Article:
August 8, 1992 |
Mozambique President Joaquim Chissano and rebel leader Afonso Dhlakama sealed an accord Friday to end 16 years of civil war by Oct. 1, ending three days of talks with an emotional embrace. "This is a historic day for the people of Mozambique and Africa. . . . Please, no more deaths. No more war," Zimbabwe President Robert Mugabe, who brought the two foes together for the first time, said after the signing ceremony.
April 2, 1991
Peace talks between the government of Mozambique and guerrillas resume in the Italian capital Monday in hopes of ending one of Africa's bloodiest civil wars. The last round of talks ended in December with a limited cease-fire along the Beira Corridor, which links the Indian Ocean with Zimbabwe. Now, with reports of more rebel attacks on civilians inside the country, the key issue is a countrywide cease-fire.
December 31, 1990 |
There was still a crowd at the ferry landing outside this port center late on the day that Manuel Antonio crossed over with his retinue. Those with him were part of his "spirit army," mostly teen-age boys he had mysteriously "immunized" against bullets, the better to cleanse the countryside of the rebel guerrillas who have waged a 15-year war of devastation in Mozambique.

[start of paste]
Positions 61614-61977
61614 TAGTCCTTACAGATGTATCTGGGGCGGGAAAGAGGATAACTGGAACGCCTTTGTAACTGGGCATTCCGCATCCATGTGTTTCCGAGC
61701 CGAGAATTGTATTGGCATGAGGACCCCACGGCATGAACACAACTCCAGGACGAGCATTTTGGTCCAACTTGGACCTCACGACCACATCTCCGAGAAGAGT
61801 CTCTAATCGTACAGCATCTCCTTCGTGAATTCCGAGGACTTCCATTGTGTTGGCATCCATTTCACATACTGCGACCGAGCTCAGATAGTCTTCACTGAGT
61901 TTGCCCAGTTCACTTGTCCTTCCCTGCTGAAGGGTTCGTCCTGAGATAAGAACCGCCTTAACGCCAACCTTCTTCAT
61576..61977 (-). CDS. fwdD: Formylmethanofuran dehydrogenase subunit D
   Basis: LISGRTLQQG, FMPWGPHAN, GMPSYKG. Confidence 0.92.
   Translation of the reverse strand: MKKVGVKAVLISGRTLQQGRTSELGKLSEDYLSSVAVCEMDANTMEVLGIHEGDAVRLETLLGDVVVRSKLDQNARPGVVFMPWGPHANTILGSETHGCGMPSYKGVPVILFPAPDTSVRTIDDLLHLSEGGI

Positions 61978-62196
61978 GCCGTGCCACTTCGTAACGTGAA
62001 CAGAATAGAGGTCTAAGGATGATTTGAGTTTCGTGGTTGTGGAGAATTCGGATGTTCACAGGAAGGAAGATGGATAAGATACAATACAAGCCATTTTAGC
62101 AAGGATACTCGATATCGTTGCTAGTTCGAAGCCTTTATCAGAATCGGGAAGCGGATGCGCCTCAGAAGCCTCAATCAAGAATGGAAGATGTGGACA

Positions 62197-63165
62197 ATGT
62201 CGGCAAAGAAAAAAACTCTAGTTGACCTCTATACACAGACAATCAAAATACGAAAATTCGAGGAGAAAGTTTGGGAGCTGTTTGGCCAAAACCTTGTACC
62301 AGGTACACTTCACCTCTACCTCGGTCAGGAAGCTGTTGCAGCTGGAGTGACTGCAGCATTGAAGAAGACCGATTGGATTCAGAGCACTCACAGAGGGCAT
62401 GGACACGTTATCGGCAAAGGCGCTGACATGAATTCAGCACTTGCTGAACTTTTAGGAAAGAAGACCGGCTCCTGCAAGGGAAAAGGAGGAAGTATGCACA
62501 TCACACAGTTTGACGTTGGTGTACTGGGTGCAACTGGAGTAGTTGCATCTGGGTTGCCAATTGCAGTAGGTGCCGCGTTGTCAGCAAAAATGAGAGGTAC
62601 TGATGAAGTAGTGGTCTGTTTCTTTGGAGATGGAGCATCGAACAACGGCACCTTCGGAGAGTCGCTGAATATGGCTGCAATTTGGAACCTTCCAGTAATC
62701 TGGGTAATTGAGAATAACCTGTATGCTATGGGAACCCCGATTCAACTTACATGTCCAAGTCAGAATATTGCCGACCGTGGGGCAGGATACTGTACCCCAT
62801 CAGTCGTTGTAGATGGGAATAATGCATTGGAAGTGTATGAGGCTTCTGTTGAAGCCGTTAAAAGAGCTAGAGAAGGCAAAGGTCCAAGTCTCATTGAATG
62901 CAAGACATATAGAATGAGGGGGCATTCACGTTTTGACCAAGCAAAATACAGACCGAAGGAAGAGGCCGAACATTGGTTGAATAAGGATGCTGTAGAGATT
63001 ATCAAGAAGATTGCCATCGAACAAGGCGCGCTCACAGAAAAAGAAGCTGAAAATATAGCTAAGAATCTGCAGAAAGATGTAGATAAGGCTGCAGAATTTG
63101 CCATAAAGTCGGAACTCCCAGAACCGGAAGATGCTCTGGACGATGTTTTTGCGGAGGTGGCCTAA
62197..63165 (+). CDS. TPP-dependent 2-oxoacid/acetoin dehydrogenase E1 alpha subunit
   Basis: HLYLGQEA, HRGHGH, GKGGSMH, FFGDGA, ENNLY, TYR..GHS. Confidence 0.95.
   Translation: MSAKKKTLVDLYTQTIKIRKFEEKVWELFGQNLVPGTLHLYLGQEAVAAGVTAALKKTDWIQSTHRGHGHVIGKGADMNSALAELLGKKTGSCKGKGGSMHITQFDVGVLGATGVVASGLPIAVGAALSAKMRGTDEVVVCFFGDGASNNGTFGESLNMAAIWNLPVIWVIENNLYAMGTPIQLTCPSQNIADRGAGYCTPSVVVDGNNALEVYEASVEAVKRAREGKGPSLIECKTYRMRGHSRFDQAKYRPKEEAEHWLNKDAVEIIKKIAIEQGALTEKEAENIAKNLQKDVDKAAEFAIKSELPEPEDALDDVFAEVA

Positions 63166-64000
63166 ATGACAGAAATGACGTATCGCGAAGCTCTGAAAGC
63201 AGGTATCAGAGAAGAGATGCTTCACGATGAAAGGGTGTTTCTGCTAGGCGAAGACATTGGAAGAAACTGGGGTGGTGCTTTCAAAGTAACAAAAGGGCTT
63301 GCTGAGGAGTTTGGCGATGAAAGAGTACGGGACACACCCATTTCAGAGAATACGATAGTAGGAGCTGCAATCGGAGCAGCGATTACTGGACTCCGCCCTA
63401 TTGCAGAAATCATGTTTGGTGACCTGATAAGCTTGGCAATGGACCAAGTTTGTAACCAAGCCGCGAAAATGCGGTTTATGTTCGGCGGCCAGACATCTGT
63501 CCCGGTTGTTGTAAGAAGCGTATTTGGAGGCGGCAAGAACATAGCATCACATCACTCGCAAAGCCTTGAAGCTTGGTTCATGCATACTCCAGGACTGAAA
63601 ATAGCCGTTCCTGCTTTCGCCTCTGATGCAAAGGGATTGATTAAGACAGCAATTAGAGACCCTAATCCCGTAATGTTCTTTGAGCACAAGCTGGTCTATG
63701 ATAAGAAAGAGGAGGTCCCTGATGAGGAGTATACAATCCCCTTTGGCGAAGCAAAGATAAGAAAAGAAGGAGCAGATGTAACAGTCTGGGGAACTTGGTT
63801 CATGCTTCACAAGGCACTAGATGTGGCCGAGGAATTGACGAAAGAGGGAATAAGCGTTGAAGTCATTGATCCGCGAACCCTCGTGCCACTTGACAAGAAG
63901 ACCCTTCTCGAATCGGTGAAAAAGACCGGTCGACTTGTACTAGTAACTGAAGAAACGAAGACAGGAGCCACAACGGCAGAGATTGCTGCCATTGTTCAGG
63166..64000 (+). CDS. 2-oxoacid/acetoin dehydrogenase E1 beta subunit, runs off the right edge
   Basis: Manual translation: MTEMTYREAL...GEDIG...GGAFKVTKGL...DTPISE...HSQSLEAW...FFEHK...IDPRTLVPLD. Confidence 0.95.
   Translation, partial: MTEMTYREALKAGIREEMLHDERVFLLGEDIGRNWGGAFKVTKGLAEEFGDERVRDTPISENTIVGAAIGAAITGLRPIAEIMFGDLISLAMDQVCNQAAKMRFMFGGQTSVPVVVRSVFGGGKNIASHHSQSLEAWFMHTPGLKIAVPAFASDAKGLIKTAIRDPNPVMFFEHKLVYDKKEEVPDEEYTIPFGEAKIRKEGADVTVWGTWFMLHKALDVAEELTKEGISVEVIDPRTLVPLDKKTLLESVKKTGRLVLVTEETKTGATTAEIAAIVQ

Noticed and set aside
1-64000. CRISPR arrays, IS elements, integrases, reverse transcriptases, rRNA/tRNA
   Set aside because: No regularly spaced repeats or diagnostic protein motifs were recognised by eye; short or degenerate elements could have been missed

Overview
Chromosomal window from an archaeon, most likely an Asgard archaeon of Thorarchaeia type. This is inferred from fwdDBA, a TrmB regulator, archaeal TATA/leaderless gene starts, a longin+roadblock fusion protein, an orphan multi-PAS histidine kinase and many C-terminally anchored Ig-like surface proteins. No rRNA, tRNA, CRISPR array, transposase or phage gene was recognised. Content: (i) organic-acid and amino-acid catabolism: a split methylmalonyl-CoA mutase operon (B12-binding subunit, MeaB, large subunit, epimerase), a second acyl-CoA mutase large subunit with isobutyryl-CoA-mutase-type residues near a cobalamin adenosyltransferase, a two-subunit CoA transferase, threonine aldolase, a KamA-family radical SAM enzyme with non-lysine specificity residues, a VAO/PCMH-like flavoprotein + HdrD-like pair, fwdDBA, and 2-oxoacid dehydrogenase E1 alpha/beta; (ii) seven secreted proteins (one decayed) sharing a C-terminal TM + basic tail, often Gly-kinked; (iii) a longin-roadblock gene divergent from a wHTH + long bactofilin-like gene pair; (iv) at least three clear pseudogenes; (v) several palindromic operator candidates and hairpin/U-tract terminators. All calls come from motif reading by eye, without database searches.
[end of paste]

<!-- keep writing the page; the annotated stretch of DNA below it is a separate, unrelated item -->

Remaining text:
December 25, 1990 |
The first word of the catastrophe brewing in this former mining town deep in the interior came from a band of 50 naked, starving men. They emerged from the bush one day at an emergency feeding center at Gile, 40 miles east, unclothed except for strips of tree bark and begging for seeds and farm implements. There are 20,000 of us in Morrua, they told a stunned worker from World Vision International, the Monrovia, Calif.
August 17, 1990 |
The Central Committee of the ruling Frelimo Party has endorsed President Joaquim Chissano's recommendation to abandon the country's one-party socialist state in favor of a multi-party system and a market economy. Frelimo has ruled since independence from Portugal in 1975, and endorsed the measure in an apparent bid to rectify a rapidly deteriorating centralized economy and end a bloody civil war with right-wing rebels of the foreign-sponsored Renamo movement.
March 10, 1990 |
Mozambique's guerrilla war will top the agenda when President Joaquim Chissano meets President Bush in Washington next Tuesday. "A review of the process toward achieving peace in Mozambique will be at the top of our list," Melissa Wells, the U.S. ambassador in Maputo, said. The visit, Chissano's first to the Bush White House, comes at a crucial time for the African nation. In addition to the 14-year-old civil war, Chissano faces a wave of strikes by workers dissatisfied with a U.S.